In his later years, the Strikover chassidim asked the Rebbe to accompany them on a trip to Poland to daven at the kevorim of his ancestors and visit the site of his former yeshiva — Yeshivas Chachmei Lublin.

The Rebbe refused to join them, unwilling to turn back the pages to those tear-stained times.

When someone persistently asked the Rebbe the reason for his refusal, asking if "the Rebbe is afraid of his nostalgic feelings and excitement on visiting his youth," the Strikover retorted sharply:

"I'm not afraid of the excitement. I'm more afraid of the fact that we grow accustomed to the current situation and forget all the wonders Hashem did for us."


In his humble manner, the Rebbe could never request help from anyone, refraining even from asking a younger chossid to pass him something.

He did everything himself, even traveling most of his years by bus. When someone expressed wonder at the Strikover Rebbe not having a driver in a private car, he replied simply, "It's fine, I have the biggest vehicle," referring to the bus.

The Strikover would often say that one who accepts money from another person will, in the end, complain against his benefactor. He would then tell of the gaon HaRav Dov Berisch Weidenfeld, the Tchebiner Rov, who worked as a lumber merchant in order not to have to earn money through his Torah learning.

Only when he had lost all his money did the Tchebiner reluctantly agree to take on the rabbonus in the town of Tchebin.

On Purim that year, the townspeople sent the new rov mishloach monos, which included money. When the Rov saw the Rebbetzin with tears in her eyes, he understood immediately. She, too, had been the daughter of a wealthy family and was not accustomed to receiving money from others. In his wisdom, the Tchebiner told her, "I understand the reason for your tears, I too find it difficult. But one thing I ask of you — in a few years' time, don't be annoyed with the townspeople who don't bring as much as you expect of them."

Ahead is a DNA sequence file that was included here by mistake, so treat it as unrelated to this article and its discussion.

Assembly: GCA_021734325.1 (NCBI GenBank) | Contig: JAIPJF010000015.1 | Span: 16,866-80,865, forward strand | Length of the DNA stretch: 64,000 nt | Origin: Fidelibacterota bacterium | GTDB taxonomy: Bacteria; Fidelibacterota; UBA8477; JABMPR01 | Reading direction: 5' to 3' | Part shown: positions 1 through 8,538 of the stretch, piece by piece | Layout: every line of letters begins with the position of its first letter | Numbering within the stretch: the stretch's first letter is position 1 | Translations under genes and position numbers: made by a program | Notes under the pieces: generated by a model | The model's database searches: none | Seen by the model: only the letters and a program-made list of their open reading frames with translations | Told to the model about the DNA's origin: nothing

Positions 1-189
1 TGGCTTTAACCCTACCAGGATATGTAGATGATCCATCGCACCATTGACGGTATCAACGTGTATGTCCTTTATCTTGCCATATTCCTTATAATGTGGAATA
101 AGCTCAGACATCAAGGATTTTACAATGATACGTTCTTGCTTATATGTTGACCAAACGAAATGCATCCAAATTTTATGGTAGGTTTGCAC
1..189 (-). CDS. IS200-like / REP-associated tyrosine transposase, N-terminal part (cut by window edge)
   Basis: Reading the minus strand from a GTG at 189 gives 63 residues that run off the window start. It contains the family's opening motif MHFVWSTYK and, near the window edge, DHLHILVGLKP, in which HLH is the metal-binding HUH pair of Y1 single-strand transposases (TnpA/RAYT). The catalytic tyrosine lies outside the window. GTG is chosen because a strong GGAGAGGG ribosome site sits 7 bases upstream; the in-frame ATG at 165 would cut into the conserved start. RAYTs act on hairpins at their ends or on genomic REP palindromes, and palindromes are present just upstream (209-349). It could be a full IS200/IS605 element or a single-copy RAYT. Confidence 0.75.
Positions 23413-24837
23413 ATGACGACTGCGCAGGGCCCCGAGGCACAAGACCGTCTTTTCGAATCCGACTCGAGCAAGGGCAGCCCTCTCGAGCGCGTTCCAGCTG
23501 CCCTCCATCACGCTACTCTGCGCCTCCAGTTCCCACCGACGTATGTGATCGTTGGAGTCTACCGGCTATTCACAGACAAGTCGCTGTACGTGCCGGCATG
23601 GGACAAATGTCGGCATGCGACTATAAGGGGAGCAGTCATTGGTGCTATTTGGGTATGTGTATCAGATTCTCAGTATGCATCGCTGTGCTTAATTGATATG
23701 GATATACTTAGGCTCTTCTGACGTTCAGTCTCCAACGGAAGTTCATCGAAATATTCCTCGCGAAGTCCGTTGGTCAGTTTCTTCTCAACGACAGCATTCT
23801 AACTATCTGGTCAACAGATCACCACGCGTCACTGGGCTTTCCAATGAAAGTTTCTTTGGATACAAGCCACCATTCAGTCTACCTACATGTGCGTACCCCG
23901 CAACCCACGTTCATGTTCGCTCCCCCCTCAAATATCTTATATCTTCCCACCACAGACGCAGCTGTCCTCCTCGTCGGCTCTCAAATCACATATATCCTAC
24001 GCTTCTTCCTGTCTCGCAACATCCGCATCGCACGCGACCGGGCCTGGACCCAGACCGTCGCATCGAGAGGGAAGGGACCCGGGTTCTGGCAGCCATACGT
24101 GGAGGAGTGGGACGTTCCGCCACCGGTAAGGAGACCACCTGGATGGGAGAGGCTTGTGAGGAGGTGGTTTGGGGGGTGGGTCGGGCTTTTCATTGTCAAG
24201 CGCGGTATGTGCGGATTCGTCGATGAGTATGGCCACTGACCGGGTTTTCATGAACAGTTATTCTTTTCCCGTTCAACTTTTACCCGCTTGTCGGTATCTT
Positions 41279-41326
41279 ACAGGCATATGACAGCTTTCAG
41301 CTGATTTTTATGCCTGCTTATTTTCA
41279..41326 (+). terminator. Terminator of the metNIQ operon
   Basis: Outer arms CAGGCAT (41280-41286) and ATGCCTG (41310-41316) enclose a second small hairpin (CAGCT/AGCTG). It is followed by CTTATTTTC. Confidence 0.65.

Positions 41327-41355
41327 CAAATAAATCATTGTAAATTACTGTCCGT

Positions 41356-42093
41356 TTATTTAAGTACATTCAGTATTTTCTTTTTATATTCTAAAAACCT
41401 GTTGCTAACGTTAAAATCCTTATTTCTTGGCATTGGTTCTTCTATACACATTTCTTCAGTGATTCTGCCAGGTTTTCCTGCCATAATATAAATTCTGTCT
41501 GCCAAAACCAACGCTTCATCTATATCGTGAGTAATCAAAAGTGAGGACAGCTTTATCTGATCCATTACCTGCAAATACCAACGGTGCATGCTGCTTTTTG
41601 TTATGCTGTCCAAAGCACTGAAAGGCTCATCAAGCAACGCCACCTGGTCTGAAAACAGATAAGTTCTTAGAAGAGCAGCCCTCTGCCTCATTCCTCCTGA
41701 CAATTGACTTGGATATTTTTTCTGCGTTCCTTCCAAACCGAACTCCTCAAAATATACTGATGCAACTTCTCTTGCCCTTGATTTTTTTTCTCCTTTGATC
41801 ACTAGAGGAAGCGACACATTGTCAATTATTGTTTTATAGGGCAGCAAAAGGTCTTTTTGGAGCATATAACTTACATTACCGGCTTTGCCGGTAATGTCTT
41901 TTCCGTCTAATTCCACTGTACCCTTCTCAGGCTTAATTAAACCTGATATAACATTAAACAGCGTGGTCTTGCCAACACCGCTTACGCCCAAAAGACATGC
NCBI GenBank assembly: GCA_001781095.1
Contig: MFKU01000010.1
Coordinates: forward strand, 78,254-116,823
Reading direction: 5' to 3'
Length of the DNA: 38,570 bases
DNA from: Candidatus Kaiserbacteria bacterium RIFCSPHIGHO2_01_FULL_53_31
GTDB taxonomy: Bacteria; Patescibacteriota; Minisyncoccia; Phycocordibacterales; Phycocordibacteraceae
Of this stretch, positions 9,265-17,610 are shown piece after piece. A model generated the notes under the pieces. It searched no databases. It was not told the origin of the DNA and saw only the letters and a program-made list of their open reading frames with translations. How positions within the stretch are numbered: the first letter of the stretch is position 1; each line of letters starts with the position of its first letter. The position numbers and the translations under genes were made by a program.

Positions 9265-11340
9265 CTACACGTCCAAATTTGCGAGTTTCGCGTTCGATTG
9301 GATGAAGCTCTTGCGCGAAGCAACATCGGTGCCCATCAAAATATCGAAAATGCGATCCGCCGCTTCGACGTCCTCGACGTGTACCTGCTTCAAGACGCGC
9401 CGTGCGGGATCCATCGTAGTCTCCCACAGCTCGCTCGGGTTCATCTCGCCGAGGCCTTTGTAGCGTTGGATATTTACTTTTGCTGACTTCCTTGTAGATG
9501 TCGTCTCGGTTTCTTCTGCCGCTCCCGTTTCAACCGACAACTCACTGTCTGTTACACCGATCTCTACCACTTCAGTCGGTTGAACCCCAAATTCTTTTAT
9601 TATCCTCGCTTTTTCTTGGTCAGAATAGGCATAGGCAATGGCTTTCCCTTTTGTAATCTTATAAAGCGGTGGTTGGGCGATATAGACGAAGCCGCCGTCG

The grandson of the Strikover Rebbe, Reb Meir Stern, notes that whenever a phone call came for the Rebbe asking him for a brochoh for a sick person, the Rebbe wouldn't just give a brochoh, but immediately recited several chapters of Tehillim.

On one occasion, a young man came to the Rebbe to pour out his heart. His wife was sick and the doctors had recommended that she undergo a complicated operation.

After tearfully saying a few kapitlach of Tehillim, the Rebbe looked up and said, "I don't think she'll need an operation."

The man was mystified, but left with a hopeful heart.

The woman's operation was subsequently cancelled, as the doctors found it miraculously unnecessary.

As soon as the Rebbe heard that the woman was indeed recovering, he called her husband to reassure him that, "it wasn't my Tehillim or ruach hakodesh, only from the description you gave me of the situation it seemed to me that an operation would not be needed."


Once, on a bikur cholim visit to someone in the hospital, the Rebbe passed the waiting room adjoining the operating theater. To his attendant's astonishment, the Rebbe stopped there and spent the next few minutes engrossed in heartfelt and tearful prayer.

The gabbai wondered aloud: "The person the Rebbe was visiting had neither undergone surgery nor was he due to have it. Did the Rebbe know who was currently inside, perhaps?"

When he had finished, the Rebbe saw the question mark on the shamash's face and explained.

"Of all places, this room is surely the one where tefillos are recited in pure sincerity, with fervent tears and holy kavonos. Anyone waiting in this anteroom for a close relative's operation to finish surely davens from the depths of his heart. In such an exalted mokom tefilloh, I too wish to add my tefillos!"